Frankly, it wasn't a very good movie. My biggest issue with it is that it is a 'fake documentary'. All of the movie is fake camcorder footage recorded by one of the soldiers, fake security camera footage, and fake television reports. I did not find this style compelling. I dislike reality television, but this felt like the worst of both worlds. It played like reality television, and the performances seemed to target style, but it was scripted so you ended up with actors following a script trying to act like they are being 'real'. It didn't work.

Second, I just didn't find the actual issue compelling. Yes, the alleged act is disgraceful, and only makes it more difficult to be successful with the mission. However, the whole movie encompasses what is essentially a subplot in every war movie. Platoon deals with the very same issues, with a much deeper level of emotional involvement. The characters in Platoon seem much more 'real' than in Redacted. I think the fake documentary made them less real instead of more. I'm sure there are incidents like this in nearly every war we've fought. It isn't right, and the people should be punished, but I just don't see this as a shocking or even particularly interesting film.

Football is Soccer

I saw this shirt on Scrubs and thought it was pretty funny:

Turns out Busted Tees sells it. I'm not sure your European friends will get it. Frankly, I'm not sure your American friends will get it either.

Memory Leak Kills Princeton's DARPA Entry

bThe Slashdot version of this story has the headline: "C# Memory Leak Torpedoed Princeton's DARPA Chances" This is sort of accurate. The issue isn't with Microsoft's implementation of C# or runtime, but with Princeton's code.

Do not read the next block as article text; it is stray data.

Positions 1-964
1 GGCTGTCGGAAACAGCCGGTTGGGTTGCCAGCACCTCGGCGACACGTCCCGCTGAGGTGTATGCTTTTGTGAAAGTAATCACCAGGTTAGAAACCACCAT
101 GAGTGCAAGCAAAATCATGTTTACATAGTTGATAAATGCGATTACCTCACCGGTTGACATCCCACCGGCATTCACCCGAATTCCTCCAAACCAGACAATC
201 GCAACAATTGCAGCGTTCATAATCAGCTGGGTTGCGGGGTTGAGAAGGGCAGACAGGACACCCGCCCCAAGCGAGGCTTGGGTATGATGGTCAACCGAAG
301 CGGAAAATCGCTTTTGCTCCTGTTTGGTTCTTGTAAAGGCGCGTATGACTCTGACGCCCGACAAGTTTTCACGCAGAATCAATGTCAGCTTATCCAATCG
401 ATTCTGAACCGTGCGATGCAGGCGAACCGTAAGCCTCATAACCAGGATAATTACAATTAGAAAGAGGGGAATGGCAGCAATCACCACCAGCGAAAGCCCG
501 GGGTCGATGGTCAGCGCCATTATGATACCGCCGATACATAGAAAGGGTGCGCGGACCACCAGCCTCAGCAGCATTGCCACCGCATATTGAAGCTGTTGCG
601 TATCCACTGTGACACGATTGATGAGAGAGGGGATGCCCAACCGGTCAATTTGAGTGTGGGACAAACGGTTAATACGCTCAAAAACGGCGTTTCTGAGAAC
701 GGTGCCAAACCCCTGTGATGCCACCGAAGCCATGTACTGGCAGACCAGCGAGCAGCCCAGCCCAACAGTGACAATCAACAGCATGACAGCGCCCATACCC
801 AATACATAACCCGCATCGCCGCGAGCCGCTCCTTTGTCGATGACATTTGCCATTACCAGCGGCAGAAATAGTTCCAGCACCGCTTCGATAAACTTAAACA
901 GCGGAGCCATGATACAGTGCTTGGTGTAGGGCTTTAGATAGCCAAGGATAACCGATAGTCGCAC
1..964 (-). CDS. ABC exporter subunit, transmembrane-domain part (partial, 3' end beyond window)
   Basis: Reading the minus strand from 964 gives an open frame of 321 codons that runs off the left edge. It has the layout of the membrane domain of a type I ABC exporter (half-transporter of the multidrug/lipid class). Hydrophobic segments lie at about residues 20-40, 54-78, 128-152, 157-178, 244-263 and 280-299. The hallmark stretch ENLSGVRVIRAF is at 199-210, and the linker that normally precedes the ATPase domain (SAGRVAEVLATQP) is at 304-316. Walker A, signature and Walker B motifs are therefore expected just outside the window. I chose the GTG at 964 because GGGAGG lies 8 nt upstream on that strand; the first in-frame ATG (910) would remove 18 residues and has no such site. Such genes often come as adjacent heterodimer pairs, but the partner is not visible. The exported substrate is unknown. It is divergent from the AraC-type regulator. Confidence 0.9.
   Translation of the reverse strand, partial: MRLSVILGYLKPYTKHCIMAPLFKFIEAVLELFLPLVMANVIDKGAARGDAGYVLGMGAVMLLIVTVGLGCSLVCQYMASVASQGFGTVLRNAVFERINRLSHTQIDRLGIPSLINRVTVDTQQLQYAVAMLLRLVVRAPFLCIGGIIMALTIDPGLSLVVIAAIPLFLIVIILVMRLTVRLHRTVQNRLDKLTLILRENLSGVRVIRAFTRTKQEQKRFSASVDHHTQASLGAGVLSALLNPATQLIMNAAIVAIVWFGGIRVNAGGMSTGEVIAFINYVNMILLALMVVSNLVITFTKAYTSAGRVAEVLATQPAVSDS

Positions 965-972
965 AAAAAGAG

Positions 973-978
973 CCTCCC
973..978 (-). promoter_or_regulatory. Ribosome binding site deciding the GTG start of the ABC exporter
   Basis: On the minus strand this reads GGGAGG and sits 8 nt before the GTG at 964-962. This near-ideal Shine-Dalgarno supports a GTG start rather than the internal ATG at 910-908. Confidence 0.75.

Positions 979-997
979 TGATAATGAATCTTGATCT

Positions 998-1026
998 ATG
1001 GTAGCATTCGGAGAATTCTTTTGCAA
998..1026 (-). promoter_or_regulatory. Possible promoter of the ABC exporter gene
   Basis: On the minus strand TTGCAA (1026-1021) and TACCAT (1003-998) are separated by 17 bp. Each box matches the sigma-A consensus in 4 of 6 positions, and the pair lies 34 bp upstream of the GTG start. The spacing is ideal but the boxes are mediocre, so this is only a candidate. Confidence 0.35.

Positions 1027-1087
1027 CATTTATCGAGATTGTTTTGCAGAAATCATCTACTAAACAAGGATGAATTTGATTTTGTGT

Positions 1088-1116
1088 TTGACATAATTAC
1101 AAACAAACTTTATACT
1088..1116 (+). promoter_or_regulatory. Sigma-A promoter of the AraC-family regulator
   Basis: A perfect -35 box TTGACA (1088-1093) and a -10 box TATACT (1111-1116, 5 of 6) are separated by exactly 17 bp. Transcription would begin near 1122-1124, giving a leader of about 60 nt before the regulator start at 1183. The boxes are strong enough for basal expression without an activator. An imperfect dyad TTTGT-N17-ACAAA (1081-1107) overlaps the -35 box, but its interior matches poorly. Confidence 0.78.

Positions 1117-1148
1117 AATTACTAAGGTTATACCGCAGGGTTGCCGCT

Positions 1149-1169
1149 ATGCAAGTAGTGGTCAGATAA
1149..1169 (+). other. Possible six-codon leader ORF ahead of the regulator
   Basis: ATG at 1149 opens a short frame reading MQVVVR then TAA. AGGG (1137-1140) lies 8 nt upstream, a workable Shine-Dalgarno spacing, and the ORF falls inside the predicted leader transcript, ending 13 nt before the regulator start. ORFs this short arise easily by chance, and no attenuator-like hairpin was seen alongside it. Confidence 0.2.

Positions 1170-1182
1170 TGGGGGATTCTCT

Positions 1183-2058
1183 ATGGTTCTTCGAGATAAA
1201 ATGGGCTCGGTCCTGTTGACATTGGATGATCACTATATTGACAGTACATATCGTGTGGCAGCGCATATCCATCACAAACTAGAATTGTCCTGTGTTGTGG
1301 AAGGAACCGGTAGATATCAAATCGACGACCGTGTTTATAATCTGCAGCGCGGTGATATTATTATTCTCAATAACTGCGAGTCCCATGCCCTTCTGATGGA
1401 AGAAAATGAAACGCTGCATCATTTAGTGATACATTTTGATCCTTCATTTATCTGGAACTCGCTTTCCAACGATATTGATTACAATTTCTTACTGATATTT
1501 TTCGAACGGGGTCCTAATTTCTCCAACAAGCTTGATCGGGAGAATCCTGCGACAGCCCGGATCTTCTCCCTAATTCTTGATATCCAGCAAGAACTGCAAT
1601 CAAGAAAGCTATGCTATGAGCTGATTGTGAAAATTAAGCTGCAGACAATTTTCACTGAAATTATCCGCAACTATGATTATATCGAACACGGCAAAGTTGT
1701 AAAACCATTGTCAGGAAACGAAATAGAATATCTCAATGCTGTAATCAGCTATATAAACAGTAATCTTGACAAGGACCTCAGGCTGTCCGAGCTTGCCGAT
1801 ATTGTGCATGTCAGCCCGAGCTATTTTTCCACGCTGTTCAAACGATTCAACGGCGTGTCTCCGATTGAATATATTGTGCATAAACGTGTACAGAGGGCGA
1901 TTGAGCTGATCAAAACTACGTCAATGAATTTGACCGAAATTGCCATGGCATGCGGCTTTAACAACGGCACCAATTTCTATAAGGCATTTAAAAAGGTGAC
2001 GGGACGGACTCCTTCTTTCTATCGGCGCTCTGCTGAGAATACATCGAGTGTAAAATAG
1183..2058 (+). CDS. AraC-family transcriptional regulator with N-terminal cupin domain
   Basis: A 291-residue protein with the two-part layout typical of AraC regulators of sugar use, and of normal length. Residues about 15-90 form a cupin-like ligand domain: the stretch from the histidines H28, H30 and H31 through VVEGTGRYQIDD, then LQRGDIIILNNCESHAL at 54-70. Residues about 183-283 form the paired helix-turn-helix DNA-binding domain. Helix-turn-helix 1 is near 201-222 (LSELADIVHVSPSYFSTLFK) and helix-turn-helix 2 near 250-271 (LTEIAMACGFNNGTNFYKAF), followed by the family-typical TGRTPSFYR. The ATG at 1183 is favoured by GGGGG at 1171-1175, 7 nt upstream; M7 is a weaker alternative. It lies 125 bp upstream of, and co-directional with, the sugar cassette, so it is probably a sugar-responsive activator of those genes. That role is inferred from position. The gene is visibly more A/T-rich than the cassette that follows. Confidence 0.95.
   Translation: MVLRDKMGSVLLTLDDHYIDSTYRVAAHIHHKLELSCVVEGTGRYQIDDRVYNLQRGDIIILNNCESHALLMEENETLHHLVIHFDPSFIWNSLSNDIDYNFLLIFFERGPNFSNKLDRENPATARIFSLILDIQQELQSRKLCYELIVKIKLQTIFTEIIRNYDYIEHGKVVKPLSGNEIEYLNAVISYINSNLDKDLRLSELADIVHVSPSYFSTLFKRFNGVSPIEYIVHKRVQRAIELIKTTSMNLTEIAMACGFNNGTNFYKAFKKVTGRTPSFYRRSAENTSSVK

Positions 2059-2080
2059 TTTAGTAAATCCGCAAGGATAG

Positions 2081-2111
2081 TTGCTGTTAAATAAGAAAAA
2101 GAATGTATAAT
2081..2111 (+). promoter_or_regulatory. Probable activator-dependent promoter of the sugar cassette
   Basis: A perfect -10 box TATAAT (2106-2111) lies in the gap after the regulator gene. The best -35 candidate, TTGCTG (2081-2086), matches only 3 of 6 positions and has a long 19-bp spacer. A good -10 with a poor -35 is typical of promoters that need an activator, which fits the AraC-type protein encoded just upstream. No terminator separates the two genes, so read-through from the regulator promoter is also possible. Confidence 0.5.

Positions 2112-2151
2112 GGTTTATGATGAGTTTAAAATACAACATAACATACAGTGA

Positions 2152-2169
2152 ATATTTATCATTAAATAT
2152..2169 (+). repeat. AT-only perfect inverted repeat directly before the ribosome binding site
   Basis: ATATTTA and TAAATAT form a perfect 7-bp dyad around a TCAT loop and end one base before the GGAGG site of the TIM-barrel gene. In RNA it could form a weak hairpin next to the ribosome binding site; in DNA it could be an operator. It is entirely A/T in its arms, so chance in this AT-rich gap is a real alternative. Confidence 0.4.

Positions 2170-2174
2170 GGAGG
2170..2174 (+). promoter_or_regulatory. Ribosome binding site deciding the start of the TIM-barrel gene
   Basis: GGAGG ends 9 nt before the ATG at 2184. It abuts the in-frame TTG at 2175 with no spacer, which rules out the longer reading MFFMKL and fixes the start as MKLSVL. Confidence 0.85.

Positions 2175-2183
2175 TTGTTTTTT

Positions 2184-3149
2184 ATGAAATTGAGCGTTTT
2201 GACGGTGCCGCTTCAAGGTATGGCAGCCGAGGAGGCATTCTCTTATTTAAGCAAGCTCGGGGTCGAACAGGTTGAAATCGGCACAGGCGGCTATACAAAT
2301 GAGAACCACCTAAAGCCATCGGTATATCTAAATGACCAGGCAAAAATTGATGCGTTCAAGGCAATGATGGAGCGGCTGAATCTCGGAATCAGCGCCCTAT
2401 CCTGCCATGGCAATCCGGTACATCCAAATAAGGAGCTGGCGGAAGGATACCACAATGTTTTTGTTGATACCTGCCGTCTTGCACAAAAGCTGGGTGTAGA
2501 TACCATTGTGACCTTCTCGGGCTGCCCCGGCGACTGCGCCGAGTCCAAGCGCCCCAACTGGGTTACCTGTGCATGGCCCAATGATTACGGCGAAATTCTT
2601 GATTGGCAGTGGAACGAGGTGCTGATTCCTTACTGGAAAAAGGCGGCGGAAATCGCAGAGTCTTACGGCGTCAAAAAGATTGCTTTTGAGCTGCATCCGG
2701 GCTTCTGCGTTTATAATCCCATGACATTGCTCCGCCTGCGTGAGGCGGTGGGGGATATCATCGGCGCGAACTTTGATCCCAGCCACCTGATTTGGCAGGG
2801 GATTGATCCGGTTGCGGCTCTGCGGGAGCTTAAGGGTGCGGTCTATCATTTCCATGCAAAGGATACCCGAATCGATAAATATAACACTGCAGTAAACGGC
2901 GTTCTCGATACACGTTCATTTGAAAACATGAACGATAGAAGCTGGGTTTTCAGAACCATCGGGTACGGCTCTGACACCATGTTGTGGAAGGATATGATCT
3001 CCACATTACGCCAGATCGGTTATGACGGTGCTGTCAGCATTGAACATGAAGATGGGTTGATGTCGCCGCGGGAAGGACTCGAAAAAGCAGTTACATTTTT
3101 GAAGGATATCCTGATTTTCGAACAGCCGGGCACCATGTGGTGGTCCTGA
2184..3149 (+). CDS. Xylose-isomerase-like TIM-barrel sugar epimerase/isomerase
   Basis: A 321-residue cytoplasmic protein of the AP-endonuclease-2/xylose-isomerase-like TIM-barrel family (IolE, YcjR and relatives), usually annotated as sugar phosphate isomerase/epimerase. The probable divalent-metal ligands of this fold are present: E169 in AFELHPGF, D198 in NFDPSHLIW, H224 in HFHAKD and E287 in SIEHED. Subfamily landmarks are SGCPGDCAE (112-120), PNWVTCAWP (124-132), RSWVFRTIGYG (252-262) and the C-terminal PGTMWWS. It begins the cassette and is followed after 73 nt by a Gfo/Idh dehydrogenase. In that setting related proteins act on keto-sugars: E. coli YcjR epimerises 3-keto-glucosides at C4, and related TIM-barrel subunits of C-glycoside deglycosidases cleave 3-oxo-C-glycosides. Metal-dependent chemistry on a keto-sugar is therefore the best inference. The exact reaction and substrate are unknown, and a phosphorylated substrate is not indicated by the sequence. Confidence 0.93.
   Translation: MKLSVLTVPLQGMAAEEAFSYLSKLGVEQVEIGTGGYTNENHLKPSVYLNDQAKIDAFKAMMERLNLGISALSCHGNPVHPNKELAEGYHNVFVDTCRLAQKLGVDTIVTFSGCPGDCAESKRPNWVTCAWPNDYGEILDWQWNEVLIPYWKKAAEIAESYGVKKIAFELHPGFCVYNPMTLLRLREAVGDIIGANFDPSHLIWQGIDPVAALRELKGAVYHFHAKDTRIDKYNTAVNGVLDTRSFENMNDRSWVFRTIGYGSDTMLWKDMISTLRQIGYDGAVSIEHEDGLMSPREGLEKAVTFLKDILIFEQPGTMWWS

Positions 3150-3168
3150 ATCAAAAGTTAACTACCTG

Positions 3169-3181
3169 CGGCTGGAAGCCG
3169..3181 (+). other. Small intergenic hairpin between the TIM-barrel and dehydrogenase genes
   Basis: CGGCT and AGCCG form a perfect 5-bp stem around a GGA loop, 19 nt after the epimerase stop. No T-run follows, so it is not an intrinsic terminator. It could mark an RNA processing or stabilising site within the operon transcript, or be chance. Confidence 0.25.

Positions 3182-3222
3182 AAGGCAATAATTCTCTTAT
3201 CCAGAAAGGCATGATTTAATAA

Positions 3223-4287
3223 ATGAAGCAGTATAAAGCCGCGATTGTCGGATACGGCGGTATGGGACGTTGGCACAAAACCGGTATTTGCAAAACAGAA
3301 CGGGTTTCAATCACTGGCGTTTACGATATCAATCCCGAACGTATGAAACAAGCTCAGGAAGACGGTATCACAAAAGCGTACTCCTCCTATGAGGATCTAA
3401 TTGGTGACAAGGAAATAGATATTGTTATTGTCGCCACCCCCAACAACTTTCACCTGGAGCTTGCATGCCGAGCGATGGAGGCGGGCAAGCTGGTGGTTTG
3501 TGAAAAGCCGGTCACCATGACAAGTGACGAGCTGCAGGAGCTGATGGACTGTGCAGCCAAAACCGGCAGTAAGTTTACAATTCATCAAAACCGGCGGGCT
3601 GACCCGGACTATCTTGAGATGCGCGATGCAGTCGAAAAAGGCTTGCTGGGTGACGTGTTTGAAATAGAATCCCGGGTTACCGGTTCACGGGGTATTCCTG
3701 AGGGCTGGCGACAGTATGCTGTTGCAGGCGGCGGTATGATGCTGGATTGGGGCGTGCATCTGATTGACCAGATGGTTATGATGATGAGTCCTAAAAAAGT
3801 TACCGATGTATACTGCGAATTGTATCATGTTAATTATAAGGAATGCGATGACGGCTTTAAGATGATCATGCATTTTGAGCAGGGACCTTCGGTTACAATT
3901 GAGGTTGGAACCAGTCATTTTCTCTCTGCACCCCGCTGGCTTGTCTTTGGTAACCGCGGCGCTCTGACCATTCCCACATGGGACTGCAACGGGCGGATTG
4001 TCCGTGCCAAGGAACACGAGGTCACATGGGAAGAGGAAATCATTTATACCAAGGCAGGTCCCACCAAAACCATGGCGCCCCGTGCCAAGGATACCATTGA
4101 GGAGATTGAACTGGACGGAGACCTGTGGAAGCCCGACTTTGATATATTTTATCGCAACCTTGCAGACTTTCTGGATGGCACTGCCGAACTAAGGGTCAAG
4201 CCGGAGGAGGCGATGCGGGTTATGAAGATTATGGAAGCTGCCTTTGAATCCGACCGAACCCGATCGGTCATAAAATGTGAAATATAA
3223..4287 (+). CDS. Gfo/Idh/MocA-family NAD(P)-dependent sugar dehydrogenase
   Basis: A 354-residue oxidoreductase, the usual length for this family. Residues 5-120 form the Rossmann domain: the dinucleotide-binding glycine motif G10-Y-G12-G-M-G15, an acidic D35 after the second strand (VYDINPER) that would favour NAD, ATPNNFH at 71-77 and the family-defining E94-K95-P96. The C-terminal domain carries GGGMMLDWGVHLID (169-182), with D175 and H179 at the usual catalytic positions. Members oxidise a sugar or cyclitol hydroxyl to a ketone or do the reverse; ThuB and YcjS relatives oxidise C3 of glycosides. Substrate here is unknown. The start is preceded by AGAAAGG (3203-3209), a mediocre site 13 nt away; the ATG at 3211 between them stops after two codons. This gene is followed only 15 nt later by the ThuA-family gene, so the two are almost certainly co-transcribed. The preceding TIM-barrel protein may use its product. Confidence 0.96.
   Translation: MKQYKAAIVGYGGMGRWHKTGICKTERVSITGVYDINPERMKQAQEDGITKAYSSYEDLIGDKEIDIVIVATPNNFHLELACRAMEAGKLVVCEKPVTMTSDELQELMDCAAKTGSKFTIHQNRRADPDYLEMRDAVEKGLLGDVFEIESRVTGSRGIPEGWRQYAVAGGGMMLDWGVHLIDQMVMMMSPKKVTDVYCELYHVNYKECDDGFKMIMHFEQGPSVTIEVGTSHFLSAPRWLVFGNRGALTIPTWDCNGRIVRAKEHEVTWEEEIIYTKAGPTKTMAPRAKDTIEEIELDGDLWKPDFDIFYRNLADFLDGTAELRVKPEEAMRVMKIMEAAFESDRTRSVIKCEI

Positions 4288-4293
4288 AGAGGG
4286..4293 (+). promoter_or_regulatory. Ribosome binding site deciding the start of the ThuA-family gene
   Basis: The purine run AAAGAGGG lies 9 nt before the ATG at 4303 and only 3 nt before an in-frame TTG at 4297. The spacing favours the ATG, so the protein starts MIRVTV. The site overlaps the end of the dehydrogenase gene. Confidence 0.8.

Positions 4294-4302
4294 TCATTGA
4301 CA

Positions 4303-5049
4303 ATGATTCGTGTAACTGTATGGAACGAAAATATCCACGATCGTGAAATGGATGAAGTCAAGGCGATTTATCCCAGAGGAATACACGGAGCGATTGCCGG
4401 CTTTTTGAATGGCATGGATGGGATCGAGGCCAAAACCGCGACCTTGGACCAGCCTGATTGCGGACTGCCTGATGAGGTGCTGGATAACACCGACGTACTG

Bryan Cattle has a good writeup of what happened. Essentially, objects they thought were getting garbage collected were not because there were still references held to them. In this case the objects were registered as subscribers to events. By forgetting to unsubscribe the objects when they were done with them, they ended up with a 'memory leak'.

They eventually tracked down the problem with the use of the ANTS profiler. This is a great example of why it is important to really understand how the 'magic' parts work, and to verify that they are behaving as you expect. In this case, by not carefully tracking all the references to these commonly created objects, they ran into big problems.

Every 'real' developer should be proficient with profilers and use them as part of the development cycle to verify the system is behaving as expected. You won't necessarily catch every issue, but you'll have a lot better understanding of how things really work.